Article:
Review Summary: 2009, 2010. Wanna make a record how I felt then.5 of 5 thought this review was well written
On Arcade Fire’s dazzling debut, Funeral, the band lamented the death of close friends and family while managing to remain optimistic about life in general. This deft balance was played with great slight of hand. The music wasn’t bad either, as the band managed to blend classical flourishes with an indie-rock aesthetic into an irresistible concoction. Expectations were high for their 2007 follow-up, Neon Bible. Instead of making Funeral II, they went in a different direction, recording in an old church, and making a political, apocalyptic record with a much more symphonic and bombastic sound. While not all who loved Funeral were as smitten with Neon Bible, it was generally well received as an ambitious follow-up. Stakes were high for their third record. Would they fizzle out, sell out, cop out, or actually release another quality album? The answer is an overwhelming yes to the latter.
The disc runs long (about an hour), but this is forgiven because the band has given us a true concept album in the days of iTunes singles and ring tones, replete with seamless transitions between tracks, multi-song suites and song-within-song suites. The album’s concept is centered on the suburbs, the great American wasteland, if you will. While this might seem fairly commonplace at surface value, the band attacks this concept in many different ways. Some songs deal with the onslaught of technology in our modern world, while others express the loss of innocence and childhood in exchange for the realities of adult life. Others address the battle between conforming to the American dream and doing what one truly wants to do, while the capitalistic sprawl of strip malls and cookie-cutter houses also is given notice. This makes for a fascinating, multi-faceted listen with great emotional resonance.
The sound of The Suburbs represents everything great about Arcade Fire but tightened up, and polished for maximum appeal. Not maximum appeal in the sense of mindlessly pandering to the mainstream, but rather, streamlined to the point where they sound more like a true rock band, and less like a bunch of rock musicians playing with a miniature orchestra. While that rag-tag orchestral aspect of their sound is what drew many to them in the first place, it would have been nothing had the songs been bunk. However, on the Suburbs, the songs are as sharp as ever, surpassing many cuts on Neon Bible, and even Funeral. The music itself is sprinkled with an intense sense of nostalgia, not only for times passed in one’s life, but for music of past eras as well. The band takes cues from 20th century honky-tonk piano (The Suburbs), classic punk (Month of May), disco/new wave (Sprawl II, Half-Light II), Neil Young (Wasted Hours), and even Bruce Springsteen (City With No Children), while the excellent Modern Man evokes what Tom Petty might have sounded like had he come out in 2010. The amazing thing about this is it all still manages to sound like Arcade Fire.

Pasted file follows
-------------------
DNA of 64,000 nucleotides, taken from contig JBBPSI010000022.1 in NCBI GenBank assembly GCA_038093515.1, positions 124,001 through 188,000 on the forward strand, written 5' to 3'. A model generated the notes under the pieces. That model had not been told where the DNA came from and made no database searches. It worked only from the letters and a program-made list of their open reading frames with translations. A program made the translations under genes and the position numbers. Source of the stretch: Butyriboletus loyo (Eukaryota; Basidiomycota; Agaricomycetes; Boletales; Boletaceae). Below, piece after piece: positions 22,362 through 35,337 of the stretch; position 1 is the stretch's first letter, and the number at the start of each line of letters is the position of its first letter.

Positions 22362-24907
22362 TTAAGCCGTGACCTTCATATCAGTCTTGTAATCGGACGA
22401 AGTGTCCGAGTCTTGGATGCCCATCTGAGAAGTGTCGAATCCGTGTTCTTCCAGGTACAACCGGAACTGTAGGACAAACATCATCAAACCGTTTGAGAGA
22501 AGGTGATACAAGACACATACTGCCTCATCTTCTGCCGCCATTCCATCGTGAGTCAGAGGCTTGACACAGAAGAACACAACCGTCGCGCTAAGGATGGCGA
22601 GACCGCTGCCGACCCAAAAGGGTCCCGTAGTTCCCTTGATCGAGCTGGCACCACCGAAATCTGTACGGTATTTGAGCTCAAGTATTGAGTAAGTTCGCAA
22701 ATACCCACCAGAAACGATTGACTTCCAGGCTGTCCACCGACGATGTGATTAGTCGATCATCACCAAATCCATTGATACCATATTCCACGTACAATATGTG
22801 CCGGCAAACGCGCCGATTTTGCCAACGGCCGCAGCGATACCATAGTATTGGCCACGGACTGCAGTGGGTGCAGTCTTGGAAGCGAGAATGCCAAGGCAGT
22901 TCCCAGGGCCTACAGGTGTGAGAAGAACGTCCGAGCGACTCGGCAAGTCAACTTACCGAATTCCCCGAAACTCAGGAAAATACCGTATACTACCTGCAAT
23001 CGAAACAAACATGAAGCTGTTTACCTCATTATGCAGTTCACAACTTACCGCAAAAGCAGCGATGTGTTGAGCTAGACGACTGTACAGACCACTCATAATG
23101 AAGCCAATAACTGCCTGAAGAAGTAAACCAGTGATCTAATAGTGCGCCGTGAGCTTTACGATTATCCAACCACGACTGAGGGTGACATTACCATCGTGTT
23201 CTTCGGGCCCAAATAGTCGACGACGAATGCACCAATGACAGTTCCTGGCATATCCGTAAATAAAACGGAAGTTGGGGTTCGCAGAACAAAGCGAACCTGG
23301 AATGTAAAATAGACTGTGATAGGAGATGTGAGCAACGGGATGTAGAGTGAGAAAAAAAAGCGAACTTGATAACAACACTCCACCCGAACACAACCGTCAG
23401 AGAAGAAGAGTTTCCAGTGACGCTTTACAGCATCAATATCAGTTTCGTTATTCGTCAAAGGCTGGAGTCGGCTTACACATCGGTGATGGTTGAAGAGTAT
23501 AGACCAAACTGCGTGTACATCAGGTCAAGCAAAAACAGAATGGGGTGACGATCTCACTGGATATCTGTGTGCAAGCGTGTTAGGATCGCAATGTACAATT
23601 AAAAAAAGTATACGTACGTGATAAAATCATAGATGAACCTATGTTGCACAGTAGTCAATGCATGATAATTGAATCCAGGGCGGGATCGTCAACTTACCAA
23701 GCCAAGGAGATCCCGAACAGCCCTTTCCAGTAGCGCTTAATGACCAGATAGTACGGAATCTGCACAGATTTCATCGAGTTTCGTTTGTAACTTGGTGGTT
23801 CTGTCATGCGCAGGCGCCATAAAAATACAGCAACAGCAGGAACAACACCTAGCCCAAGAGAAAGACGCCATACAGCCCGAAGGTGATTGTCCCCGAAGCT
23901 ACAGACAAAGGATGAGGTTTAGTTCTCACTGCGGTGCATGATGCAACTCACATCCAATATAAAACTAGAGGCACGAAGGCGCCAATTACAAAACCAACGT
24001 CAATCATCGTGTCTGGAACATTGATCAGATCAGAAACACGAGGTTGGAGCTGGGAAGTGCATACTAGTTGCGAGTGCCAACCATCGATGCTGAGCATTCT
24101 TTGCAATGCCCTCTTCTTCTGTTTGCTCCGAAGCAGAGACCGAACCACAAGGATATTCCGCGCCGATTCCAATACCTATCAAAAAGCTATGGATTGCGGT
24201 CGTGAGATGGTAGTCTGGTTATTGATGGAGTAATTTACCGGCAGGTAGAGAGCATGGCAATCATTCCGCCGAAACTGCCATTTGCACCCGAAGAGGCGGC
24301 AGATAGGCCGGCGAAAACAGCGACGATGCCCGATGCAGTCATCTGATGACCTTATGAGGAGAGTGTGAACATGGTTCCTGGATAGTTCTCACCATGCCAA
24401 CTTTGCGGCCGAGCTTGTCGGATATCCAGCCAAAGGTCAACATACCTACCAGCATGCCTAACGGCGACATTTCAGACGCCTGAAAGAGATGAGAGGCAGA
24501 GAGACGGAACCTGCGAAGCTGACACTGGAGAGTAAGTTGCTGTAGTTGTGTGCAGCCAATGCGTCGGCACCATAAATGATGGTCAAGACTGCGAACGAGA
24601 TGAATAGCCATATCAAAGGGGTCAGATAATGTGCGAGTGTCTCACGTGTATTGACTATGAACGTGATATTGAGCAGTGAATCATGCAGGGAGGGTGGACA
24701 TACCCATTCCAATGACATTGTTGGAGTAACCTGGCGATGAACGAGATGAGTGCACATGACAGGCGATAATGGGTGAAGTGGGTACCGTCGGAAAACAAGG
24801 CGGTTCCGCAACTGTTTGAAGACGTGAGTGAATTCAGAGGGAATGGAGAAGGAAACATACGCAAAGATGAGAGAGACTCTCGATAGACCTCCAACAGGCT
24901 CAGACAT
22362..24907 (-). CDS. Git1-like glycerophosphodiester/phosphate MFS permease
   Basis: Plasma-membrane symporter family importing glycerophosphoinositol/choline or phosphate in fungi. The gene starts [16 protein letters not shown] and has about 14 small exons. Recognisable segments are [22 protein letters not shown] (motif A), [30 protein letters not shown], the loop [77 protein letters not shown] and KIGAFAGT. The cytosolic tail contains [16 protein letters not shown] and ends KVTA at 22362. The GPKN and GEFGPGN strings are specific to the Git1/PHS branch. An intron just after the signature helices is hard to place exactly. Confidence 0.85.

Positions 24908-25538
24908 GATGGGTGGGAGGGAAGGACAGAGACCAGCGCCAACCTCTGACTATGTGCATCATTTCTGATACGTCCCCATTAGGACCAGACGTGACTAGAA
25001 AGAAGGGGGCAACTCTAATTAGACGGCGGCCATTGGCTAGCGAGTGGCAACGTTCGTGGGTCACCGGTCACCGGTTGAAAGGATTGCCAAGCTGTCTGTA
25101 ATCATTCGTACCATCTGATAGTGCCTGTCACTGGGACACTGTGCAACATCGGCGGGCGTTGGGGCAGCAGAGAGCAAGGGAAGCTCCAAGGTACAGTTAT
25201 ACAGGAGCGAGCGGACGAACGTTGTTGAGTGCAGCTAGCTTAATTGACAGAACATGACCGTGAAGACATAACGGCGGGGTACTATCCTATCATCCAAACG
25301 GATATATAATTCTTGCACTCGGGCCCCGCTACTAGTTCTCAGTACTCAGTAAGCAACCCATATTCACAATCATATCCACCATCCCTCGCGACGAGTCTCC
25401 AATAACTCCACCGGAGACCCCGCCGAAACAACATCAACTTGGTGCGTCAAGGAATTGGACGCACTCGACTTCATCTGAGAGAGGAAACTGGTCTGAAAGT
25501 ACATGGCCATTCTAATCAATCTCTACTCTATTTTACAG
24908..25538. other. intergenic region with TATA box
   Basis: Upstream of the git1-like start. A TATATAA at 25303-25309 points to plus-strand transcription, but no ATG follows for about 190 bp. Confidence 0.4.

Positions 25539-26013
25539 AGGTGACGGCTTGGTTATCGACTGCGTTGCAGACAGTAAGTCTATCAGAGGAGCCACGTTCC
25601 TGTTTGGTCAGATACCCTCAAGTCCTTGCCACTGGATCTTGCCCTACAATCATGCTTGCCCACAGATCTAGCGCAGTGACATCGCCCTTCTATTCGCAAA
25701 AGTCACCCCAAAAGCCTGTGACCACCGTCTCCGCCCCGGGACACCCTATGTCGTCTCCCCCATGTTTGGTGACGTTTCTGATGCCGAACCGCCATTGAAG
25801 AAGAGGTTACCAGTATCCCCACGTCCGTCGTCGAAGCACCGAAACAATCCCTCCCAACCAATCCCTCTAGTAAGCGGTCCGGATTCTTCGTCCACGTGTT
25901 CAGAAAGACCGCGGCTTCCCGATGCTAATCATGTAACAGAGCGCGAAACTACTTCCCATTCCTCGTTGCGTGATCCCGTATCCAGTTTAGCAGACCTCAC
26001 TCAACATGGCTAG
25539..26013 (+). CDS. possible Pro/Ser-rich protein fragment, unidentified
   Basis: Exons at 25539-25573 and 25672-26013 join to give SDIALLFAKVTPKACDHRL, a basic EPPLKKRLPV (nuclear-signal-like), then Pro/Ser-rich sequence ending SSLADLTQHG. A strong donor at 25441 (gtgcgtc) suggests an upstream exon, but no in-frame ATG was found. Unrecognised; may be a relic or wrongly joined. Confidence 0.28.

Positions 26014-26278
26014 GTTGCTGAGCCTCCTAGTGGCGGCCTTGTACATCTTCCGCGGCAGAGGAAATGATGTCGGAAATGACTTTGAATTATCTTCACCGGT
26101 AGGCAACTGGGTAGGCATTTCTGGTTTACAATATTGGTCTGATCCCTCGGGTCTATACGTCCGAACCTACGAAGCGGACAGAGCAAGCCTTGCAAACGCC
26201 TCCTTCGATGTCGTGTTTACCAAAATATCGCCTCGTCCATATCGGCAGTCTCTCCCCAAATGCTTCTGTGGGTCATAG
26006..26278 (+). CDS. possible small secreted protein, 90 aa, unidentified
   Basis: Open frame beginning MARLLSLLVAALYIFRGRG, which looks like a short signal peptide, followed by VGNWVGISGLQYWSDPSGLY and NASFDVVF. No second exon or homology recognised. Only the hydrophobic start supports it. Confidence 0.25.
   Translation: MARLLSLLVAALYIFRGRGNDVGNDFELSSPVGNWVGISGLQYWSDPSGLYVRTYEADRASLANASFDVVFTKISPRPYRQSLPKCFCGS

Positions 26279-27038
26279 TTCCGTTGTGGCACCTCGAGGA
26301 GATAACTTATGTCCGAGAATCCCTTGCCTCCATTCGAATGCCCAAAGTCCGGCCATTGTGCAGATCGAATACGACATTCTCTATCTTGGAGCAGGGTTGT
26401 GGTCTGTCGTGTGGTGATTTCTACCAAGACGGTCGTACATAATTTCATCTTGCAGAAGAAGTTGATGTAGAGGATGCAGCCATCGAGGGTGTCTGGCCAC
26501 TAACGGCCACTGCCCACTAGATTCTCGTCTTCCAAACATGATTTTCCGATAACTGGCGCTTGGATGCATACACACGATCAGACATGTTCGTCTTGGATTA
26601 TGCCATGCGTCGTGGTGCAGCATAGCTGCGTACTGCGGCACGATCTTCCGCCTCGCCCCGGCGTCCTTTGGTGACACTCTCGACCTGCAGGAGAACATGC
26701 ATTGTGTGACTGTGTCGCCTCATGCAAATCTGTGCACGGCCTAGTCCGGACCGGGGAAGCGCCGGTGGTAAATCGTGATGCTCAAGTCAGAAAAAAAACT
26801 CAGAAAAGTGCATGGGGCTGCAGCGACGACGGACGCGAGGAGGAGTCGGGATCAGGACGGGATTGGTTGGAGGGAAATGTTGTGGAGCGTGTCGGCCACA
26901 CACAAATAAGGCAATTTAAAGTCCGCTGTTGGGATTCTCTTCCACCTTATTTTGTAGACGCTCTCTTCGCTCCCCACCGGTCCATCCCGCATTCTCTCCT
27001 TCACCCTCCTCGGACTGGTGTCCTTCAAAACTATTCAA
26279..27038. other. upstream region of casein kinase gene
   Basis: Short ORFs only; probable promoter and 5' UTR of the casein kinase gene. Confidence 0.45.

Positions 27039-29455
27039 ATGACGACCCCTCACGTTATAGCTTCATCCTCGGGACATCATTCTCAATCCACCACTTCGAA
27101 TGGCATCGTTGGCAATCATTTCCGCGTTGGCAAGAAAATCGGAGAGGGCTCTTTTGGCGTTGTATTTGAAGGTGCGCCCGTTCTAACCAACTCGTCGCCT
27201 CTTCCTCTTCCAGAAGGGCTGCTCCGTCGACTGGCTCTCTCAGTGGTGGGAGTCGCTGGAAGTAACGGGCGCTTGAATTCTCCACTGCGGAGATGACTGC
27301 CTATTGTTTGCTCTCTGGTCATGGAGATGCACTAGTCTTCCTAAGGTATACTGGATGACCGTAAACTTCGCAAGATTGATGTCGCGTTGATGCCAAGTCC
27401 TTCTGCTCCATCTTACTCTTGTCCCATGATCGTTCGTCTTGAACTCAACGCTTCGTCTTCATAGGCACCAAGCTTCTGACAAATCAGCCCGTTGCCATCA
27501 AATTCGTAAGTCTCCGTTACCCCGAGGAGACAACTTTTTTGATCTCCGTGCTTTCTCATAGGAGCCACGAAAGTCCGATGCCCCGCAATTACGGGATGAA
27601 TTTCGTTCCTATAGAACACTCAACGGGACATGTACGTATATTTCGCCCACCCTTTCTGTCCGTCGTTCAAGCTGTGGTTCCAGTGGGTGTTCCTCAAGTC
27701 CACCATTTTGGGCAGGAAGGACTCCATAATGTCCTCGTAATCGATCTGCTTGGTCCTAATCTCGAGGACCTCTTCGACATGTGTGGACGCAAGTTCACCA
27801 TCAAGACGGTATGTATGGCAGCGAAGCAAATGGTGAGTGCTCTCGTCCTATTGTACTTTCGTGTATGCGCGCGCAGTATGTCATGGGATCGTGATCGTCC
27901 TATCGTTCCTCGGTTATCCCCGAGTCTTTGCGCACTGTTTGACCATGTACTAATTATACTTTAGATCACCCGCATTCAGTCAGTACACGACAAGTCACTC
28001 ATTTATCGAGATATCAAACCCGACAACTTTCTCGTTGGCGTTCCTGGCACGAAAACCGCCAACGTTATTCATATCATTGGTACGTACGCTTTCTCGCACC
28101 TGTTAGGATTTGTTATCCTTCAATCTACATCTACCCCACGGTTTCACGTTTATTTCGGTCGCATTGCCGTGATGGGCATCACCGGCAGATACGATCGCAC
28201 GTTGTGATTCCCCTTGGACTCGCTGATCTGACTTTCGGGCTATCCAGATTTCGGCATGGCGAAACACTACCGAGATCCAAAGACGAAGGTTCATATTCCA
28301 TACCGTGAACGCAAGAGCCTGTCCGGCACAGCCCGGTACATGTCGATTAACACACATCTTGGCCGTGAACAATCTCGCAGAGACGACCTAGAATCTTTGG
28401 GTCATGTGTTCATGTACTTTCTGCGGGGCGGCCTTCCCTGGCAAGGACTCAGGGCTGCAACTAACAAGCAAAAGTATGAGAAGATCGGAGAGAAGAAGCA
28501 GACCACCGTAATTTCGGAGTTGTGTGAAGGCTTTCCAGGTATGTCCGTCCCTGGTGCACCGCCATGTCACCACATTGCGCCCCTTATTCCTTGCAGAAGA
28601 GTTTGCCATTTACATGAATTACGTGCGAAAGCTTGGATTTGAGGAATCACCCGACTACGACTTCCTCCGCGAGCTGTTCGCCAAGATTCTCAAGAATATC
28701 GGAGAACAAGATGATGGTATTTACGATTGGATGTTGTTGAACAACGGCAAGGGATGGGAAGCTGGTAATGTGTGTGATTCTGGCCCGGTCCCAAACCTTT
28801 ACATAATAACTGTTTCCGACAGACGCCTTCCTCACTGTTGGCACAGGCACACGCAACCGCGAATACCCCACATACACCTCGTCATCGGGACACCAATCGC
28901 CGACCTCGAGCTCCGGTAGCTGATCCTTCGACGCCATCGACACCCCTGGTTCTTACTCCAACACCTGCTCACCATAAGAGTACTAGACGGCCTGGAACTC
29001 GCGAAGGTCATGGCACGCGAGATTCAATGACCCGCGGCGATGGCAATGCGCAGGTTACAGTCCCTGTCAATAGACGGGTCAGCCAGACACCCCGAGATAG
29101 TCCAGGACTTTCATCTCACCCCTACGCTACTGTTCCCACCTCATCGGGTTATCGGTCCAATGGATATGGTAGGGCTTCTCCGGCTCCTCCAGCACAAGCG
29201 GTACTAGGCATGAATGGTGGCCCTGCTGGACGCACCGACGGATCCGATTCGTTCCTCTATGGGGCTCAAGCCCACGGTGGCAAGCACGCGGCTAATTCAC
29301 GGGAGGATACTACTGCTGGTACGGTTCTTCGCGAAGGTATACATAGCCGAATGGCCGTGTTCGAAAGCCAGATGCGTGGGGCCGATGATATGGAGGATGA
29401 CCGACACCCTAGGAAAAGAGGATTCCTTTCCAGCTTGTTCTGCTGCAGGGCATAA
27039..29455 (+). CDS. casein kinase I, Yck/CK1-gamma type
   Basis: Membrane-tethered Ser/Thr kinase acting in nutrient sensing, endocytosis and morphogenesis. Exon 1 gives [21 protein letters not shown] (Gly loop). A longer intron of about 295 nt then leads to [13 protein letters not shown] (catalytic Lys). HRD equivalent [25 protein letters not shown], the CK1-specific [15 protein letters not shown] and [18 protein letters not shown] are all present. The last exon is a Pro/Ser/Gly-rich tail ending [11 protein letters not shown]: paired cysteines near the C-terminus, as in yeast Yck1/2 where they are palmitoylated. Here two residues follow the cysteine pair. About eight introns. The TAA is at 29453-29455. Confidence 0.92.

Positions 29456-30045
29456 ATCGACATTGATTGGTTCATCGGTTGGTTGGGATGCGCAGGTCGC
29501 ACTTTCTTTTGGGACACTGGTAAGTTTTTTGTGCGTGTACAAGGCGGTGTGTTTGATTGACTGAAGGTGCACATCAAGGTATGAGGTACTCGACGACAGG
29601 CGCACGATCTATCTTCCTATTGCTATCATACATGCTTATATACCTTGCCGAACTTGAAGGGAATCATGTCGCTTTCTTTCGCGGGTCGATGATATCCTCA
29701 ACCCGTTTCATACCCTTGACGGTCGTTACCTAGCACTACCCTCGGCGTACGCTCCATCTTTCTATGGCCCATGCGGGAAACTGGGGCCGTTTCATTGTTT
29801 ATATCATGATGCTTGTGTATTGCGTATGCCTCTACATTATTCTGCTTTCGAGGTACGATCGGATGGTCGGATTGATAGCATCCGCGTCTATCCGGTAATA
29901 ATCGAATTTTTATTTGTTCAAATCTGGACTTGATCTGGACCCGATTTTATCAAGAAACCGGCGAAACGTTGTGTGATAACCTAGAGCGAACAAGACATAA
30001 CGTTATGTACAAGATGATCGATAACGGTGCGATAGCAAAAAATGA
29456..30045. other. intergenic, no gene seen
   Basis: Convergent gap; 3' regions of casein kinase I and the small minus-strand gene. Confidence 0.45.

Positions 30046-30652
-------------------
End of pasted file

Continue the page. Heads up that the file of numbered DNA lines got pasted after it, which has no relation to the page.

There are more synthesizers present on this than any of their prior work, but they blend in seamlessly with the band’s large sound. The string flourishes are still there, but take more of an atmospheric role this time out. While one may not notice them as immediately as on past records, the songs would be lacking without them. The album has an incredible atmosphere to it that is just bubbling below the surface. Multiple listens reveal new nuances to the tracks every time. This is truly a record that one can hear for the fiftieth time, and still manage to pick out sounds they hadn’t heard up to that point. The bass lines, while not technically amazing, are an integral part of many of the songs, lending a certain amount of groove to the band that suits them quite nicely (Ready To Start). Win Butler and Regine Chassagne both provide excellent vocal performances. Butler’s voice sounds more refined than ever, (remember the guy who could barely sing on Funeral?) while still managing to possess a wide range of emotion from anger, to reflection. He sounds beaten down by the modern world on some songs, while downright triumphant on others. Chassagne's background vocals are an integral part of many of the cuts, and she has excellent lead turns on Empty Room and Sprawl II, two of the best songs on the record. The guitars are much more prominent here than on Neon Bible, and even more so than some tracks from Funeral. On Rococo, what starts off as an acoustic, chamber-pop number explodes into arguably the heaviest song the band has ever recorded, as feedback squeals in the background before giving way to a heavily distorted guitar solo. The aforementioned Month of May rages harder than many actual punk bands as Win Butler’s rhythm guitar absolutely screams over densely layered vocals. At this point, one may wonder if this is really the same group that released Neon Bible. However, the band pulls all these seemingly disparate styles off and manages to make them into a cohesive album. They avoid the third-album letdown by taking elements of their past work, blending them nicely, and managing to break new ground as well.
While this album does run long, it does so in the spirit of the concept album. The Wall was long and had many skits and vignettes, but the concept and the music was riveting enough to warrant multiple listens, and The Suburbs is no different, except with considerably less filler. The album manages to be very of this era, yet the relatable subject matter and the vast array of influences within the music manage to transcend the time in which it was released. Like The Wall’s and OK Computer’s before it, this is a classic that is destined to be rediscovered by generations to come.